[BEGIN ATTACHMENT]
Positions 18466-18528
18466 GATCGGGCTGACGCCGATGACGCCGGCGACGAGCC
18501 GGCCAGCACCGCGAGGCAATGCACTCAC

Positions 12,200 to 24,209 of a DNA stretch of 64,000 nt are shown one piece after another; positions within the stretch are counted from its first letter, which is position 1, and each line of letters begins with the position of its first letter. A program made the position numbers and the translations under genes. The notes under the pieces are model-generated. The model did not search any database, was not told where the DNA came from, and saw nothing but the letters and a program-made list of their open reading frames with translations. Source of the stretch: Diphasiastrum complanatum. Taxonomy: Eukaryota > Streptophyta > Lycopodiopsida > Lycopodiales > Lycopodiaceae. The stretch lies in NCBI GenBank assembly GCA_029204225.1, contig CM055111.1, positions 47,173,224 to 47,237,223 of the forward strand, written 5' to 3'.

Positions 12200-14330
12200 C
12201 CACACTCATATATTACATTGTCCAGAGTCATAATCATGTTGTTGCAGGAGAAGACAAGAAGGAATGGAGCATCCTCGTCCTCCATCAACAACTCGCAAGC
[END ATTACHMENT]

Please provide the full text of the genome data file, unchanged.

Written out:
Positions 18466-18528
18466 GATCGGGCTGACGCCGATGACGCCGGCGACGAGCC
18501 GGCCAGCACCGCGAGGCAATGCACTCAC

Positions 12,200 to 24,209 of a DNA stretch of 64,000 nt are shown one piece after another; positions within the stretch are counted from its first letter, which is position 1, and each line of letters begins with the position of its first letter. A program made the position numbers and the translations under genes. The notes under the pieces are model-generated. The model did not search any database, was not told where the DNA came from, and saw nothing but the letters and a program-made list of their open reading frames with translations. Source of the stretch: Diphasiastrum complanatum. Taxonomy: Eukaryota > Streptophyta > Lycopodiopsida > Lycopodiales > Lycopodiaceae. The stretch lies in NCBI GenBank assembly GCA_029204225.1, contig CM055111.1, positions 47,173,224 to 47,237,223 of the forward strand, written 5' to 3'.

Positions 12200-14330
12200 C
12201 CACACTCATATATTACATTGTCCAGAGTCATAATCATGTTGTTGCAGGAGAAGACAAGAAGGAATGGAGCATCCTCGTCCTCCATCAACAACTCGCAAGC